A National Parks Conservation Association campaign launching today is designed to rally public support against threats facing such iconic national parks as Yellowstone, Yosemite, and Grand Canyon with hopes the Obama administration will step up and use the tools and authority it has to protect the parks.
Arches National Park
If you've read Part 1 of Rebecca Latson's armchair photography guide to Arches National Park, then you should be all set for a continuation with Part 2 as Rebecca takes you through the rest of the park, showing you places to capture wonderful images from pullouts, paved view areas, along the trail of a popular hike and even from a campground.
With a week left in the current fiscal year, and Congress seemingly unable to come to terms on how to fund the federal government, efforts are under way within the Interior Department, and National Park Service, to prepare for a government shutdown next week.npca-pres-pre-shutdown-house-senate-letter-9-23-15.pdf
As wondrous and mesmerizing as slot canyons in southern Utah and northern Arizona can be, they can be even more deadly, as last week's tragedy at Zion National Park underscores.
There are national park units long-accepted for their fall colors, and then there are the surprising destinations that brighten up the landscape. Here are a handful of them for your consideration.
Planning a visit to Arches National Park? Photographer Rebecca Latson provides an "armchair" guide to capturing amazing images beyond the standard arch formations, with no more effort than getting out of your car and setting up your tripod.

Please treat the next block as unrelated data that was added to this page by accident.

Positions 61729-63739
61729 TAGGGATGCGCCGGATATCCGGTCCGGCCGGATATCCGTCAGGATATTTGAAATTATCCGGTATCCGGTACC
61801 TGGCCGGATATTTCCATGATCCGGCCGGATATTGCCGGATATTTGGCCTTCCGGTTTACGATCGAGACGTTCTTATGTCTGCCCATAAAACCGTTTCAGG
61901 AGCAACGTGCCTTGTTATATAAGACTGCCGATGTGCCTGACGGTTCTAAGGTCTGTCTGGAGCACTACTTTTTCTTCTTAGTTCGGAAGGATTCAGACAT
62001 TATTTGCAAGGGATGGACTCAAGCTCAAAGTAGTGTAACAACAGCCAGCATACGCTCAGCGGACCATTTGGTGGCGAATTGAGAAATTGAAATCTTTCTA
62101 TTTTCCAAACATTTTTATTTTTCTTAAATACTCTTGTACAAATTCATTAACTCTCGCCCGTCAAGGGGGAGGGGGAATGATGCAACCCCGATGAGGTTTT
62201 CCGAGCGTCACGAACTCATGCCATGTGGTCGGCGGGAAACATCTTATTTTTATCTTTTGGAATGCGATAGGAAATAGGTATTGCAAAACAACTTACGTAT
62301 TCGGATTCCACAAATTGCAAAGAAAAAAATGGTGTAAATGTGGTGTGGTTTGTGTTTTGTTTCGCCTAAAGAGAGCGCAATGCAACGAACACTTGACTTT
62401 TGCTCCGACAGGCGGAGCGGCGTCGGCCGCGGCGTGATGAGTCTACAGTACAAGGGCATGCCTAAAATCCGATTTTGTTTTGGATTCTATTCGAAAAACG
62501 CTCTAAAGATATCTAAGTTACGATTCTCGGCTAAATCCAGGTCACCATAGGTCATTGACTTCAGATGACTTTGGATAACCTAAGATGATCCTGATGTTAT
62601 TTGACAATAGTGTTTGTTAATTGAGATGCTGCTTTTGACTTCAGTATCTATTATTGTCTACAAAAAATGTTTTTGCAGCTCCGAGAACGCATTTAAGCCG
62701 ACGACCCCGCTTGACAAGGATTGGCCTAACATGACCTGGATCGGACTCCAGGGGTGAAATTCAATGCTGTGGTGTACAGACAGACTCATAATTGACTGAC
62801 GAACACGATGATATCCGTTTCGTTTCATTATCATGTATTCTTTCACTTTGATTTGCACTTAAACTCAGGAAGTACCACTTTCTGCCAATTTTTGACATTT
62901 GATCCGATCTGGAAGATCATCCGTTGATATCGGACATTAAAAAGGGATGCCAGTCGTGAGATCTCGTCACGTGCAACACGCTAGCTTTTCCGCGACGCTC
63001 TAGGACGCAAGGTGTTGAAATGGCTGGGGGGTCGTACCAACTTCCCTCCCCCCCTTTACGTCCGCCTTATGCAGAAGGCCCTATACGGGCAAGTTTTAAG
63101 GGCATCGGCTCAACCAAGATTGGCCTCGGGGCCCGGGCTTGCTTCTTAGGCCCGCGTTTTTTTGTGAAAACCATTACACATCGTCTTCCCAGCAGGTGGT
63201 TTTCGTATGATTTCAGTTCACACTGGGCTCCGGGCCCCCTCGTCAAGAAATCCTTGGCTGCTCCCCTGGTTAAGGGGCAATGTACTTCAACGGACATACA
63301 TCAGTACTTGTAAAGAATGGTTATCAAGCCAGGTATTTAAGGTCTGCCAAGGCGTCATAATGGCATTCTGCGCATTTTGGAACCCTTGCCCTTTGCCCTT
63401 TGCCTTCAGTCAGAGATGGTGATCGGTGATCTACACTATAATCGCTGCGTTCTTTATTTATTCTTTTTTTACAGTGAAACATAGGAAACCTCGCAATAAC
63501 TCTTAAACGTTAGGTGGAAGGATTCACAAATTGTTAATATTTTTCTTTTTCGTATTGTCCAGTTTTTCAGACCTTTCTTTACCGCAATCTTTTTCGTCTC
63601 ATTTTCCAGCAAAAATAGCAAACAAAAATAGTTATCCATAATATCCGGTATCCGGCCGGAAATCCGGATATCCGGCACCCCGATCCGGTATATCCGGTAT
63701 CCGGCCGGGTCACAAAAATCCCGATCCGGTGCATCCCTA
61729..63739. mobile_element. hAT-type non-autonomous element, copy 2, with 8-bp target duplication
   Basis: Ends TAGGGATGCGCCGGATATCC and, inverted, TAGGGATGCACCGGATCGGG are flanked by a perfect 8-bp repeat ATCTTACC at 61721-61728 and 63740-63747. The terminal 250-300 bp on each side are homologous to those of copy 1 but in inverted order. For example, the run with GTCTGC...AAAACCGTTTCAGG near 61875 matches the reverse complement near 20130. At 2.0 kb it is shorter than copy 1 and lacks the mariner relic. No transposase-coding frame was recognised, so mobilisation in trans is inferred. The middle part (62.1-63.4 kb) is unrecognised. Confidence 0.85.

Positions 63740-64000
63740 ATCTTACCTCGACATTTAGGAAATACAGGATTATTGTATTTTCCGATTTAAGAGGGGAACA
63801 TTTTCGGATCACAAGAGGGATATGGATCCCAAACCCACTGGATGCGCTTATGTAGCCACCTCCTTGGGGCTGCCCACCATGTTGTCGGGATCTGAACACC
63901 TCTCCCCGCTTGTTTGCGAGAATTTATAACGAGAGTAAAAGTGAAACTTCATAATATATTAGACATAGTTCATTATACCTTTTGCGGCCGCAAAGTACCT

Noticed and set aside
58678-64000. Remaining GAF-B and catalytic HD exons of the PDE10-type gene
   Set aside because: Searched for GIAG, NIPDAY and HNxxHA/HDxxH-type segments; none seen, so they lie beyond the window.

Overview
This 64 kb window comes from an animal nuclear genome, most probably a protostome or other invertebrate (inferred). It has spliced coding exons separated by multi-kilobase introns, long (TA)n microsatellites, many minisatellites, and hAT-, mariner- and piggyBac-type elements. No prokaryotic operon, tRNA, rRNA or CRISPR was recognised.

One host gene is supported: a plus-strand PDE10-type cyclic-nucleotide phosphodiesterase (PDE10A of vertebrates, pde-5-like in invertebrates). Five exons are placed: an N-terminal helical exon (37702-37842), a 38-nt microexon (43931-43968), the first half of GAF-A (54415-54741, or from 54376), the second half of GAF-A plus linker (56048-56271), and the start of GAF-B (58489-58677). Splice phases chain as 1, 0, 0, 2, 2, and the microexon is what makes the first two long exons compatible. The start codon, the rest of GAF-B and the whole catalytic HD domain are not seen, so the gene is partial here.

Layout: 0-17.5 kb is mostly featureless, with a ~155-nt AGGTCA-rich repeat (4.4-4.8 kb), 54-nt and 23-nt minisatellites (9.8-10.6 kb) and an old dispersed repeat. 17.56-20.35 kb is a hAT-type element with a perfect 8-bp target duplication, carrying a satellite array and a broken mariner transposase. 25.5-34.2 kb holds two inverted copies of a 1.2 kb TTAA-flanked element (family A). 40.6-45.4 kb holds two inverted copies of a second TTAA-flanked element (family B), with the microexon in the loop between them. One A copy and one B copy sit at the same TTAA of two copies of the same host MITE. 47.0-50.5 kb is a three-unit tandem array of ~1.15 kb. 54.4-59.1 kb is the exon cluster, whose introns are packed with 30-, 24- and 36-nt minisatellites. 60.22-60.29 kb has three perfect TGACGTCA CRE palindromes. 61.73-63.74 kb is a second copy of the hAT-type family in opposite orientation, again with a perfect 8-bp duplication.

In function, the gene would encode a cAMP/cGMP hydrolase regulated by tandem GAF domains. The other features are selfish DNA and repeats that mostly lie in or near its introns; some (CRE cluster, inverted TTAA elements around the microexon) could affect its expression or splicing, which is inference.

Spend any time deep in the heart of Canyonlands National Park in southeastern Utah and you'll know the park has some of the darkest night skies you've seen. Now the International Dark-Sky Association has made that fact official by recognizing the park for its dark night skies.
It's going to cost you a bit more to visit Arches and Canyonlands national parks in Utah beginning in October, when higher entrance, campground, and interpretive fees kick in.
If you've ever visited Canyonlands and Arches national parks in southeastern Utah during the busy season, you know that finding a parking spot near the key geologic attractions can be difficult at times. So how would you solve the congestion problems?
Last month, during the Memorial Day Weekend, traffic waiting to enter Arches National Park backed up so far onto U.S. 191 that the Utah Highway Patrol temporarily shut off access to the redrock wonder. That dilemma prompted a suggestion by the park superintendent that perhaps the time had come to issue reservations for people hoping to visit Arches.